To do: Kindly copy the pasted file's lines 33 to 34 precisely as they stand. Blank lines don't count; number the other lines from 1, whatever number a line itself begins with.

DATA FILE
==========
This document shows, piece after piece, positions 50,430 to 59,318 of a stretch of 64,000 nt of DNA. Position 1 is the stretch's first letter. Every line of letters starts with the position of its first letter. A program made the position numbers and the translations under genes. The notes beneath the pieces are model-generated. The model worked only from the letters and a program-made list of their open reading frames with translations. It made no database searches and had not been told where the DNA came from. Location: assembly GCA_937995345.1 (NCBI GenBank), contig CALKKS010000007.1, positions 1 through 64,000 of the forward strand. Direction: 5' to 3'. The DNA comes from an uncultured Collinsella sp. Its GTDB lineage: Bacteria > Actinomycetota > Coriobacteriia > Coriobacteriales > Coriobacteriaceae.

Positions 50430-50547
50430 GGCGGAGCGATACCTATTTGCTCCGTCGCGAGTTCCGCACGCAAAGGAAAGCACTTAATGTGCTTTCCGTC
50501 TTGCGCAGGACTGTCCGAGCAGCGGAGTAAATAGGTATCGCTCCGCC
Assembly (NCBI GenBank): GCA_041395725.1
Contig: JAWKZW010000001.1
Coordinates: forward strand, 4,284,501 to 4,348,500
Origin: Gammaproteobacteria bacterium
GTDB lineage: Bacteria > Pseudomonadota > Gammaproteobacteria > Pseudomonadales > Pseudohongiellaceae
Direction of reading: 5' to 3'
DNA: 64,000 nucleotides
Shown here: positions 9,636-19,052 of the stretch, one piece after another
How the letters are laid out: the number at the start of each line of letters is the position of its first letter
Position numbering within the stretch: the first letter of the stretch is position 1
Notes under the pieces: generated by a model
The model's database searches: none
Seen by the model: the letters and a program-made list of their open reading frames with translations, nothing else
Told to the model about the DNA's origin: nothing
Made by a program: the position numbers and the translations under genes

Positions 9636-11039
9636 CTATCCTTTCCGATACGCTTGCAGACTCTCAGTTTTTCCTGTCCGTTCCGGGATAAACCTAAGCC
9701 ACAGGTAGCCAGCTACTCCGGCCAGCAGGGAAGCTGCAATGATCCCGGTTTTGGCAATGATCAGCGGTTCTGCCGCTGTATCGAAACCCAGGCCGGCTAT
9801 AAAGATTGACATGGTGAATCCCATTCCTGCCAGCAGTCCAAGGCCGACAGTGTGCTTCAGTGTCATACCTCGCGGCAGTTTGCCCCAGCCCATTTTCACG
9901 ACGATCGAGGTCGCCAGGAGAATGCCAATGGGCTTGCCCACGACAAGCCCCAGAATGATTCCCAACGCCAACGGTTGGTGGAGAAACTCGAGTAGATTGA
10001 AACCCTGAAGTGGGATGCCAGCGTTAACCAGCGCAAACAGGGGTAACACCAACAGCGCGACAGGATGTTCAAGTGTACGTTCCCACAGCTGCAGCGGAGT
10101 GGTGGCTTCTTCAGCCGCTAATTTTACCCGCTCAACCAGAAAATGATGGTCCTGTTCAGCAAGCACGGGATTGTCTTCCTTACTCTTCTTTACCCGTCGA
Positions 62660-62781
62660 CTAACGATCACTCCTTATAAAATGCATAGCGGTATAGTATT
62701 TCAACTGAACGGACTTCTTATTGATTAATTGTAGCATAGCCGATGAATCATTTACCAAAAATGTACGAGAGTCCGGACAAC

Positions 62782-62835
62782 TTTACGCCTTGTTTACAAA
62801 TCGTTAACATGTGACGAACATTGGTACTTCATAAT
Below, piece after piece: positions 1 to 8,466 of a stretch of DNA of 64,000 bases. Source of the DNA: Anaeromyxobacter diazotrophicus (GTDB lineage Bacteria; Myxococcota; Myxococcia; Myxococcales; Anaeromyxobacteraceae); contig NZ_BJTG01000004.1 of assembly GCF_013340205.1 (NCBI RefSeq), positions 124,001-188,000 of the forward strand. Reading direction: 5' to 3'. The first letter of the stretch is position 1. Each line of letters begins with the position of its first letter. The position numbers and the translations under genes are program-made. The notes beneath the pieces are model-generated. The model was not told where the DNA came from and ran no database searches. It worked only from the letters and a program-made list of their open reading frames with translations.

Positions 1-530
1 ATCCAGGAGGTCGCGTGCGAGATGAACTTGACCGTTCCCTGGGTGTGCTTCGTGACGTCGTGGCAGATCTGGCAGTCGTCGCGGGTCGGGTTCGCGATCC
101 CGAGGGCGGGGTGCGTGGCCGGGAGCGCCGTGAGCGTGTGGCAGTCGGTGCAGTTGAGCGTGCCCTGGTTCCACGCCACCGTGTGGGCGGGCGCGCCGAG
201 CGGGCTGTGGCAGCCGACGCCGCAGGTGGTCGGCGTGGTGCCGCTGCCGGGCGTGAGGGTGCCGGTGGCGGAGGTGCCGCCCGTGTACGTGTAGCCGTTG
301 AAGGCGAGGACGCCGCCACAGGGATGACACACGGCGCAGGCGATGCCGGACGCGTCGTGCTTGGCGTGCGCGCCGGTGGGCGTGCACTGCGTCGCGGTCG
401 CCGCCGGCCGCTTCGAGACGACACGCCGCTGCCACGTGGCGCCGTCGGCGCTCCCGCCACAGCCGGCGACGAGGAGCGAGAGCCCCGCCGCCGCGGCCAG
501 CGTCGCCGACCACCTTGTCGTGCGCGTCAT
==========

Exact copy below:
Below, piece after piece: positions 1 to 8,466 of a stretch of DNA of 64,000 bases. Source of the DNA: Anaeromyxobacter diazotrophicus (GTDB lineage Bacteria; Myxococcota; Myxococcia; Myxococcales; Anaeromyxobacteraceae); contig NZ_BJTG01000004.1 of assembly GCF_013340205.1 (NCBI RefSeq), positions 124,001-188,000 of the forward strand. Reading direction: 5' to 3'. The first letter of the stretch is position 1. Each line of letters begins with the position of its first letter. The position numbers and the translations under genes are program-made. The notes beneath the pieces are model-generated. The model was not told where the DNA came from and ran no database searches. It worked only from the letters and a program-made list of their open reading frames with translations.

Positions 1-530